Along this line, I found myself recently reflecting on what were some of the most underrated hard rock songs in history. To be honest, some of these bands were quite popular, even without these listed songs having a great of success, but it could have been so much better for them if these songs had touched on their audience better than they did. Look through the list and enjoy the songs, then be sure to let me know whether I’ve got it right, I’m completely fucking nuts and/or the songs that you think deserve to be on the list!

Motörhead, Ice-T and Whitford Crane (Ugly Kid Joe), “Born to Raise Hell”

Separately these performers had some success. Motörhead, led by the late Lemmy Kilmister, was always at the forefront of the heavy metal scene from the late 70s to this decade. Ice-T, through his rapping, was quite well known, but T had a desire to do hard rock (to the point of forming Body Count, which barely missed this list with “There Goes the Neighborhood”). Crane was, at this point in time, the one well known by the listening public as, with his band Ugly Kid Joe, Crane had several hits by this point in 1994 (“Everything About You,” “Neighbor” and a remake of balladeer Harry Chapin’s “Cats in the Cradle”).

This was a chance for everyone involved to get together and have a bit of fun doing a song for the soundtrack to the movie Airheads (a highly underrated movie, lots of fun and entertaining). Taking an old Motörhead song that Lemmy had written for another band, they blasted the tune that became the theme song for the film. Unfortunately for everyone, it didn’t go as far as they thought it might; the film has become a cult classic but didn’t do well at the time of its release and the soundtrack album even less so. As such, it finds its place on this list.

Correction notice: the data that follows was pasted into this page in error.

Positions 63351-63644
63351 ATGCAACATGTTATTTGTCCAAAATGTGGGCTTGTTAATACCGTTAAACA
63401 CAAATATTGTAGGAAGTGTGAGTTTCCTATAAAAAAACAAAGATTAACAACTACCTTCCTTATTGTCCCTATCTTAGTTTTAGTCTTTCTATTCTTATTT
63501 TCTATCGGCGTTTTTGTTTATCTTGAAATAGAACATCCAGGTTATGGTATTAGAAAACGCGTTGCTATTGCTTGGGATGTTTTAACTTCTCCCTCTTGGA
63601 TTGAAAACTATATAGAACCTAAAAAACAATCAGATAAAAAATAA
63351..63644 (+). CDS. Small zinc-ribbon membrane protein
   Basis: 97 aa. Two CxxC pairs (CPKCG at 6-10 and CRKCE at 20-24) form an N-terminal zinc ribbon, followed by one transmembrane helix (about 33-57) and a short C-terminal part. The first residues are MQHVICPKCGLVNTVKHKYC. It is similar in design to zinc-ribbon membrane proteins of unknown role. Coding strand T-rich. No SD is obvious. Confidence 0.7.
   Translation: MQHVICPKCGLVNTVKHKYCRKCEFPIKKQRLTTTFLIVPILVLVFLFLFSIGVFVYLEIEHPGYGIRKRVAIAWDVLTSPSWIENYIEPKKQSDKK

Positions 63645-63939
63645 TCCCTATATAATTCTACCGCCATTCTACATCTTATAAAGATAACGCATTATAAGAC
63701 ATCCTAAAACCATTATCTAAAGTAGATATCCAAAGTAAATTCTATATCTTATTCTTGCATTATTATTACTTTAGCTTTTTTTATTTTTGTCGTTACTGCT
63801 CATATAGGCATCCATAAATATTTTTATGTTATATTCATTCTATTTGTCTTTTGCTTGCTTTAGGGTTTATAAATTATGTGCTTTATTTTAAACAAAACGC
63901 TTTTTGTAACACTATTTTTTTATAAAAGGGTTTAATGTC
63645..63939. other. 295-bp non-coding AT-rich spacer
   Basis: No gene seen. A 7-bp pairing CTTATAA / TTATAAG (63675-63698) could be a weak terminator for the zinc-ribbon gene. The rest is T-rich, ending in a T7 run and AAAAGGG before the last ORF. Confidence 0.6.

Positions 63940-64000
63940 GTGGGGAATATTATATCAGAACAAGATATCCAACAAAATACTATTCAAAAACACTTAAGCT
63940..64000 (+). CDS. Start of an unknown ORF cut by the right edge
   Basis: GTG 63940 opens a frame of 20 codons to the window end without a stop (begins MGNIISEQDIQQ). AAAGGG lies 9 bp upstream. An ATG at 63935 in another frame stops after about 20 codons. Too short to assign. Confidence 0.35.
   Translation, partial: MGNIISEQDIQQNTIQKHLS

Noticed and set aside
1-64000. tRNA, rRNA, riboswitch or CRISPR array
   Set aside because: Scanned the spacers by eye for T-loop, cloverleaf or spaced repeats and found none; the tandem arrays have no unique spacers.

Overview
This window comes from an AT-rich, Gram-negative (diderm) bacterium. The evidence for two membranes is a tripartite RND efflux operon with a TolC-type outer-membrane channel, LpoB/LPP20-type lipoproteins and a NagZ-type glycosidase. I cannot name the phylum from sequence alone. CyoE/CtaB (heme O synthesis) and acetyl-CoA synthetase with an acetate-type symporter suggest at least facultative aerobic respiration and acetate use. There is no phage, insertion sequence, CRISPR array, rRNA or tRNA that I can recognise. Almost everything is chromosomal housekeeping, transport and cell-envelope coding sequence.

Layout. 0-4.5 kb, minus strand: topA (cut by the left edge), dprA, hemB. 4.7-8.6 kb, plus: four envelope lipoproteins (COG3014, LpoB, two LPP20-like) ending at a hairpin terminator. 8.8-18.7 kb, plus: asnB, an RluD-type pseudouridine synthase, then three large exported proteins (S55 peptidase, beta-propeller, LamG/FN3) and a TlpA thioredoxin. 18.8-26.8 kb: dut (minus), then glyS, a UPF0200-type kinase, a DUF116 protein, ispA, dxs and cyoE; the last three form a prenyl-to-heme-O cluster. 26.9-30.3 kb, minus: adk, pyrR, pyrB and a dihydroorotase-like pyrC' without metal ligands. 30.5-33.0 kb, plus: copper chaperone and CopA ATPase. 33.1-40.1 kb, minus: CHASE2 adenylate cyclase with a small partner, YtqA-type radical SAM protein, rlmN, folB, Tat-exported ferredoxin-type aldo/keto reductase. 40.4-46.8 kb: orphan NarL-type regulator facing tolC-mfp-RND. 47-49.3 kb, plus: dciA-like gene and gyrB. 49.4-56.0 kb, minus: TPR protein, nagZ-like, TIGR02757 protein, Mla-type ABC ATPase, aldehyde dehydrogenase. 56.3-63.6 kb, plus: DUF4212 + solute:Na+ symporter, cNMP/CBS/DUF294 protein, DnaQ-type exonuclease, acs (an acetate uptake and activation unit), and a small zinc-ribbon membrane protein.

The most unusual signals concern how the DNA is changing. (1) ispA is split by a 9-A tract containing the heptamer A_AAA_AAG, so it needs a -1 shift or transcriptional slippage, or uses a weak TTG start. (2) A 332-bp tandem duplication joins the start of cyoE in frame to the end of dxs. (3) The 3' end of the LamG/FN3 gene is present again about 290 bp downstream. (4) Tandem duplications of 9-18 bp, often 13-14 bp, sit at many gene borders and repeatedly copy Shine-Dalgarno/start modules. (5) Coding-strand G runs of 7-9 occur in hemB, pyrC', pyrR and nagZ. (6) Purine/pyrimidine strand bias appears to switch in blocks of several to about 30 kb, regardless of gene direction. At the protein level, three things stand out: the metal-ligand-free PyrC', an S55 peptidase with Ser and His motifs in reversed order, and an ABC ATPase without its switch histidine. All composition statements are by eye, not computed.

Extreme, “Decadence Dance”

This was a band that should have gotten more attention in their time than they did. With vocals from Gary Cherone (who would go on to join Van Halen after the departure of Sammy Hagar) and guitar work from Nuno Bettencourt (a classically-trained virtuoso if ever there was one), Extreme did have a big hit with the power ballad “More Than Words” (history lesson here, young ones – hard rock and metal bands and artists could play as hard as they wanted if they included one ballad on their albums…that was what drew in the ladies). Their perceived magnum opus, Three Sides to Every Story, didn’t hold a candle to their 1990 effort Pornograffitti, from which this song came.

Along with “Get the Funk Out” (also found on this album and a gem in its own right), Extreme could meld hard rock, funky horns and the classical guitar work of Bettencourt into a sound that was quite intriguing to fans of the genre. Unfortunately, it didn’t ensure a long career for the band. Once Cherone left for Van Halen in 1996, the band broke up. They’ve since reformed (as most bands do) and are releasing a new album that is set to drop in 2017. Perhaps they wouldn’t have lost Cherone if this and other tracks had been more than moderately successful.

Faster Pussycat, “You’re So Vain”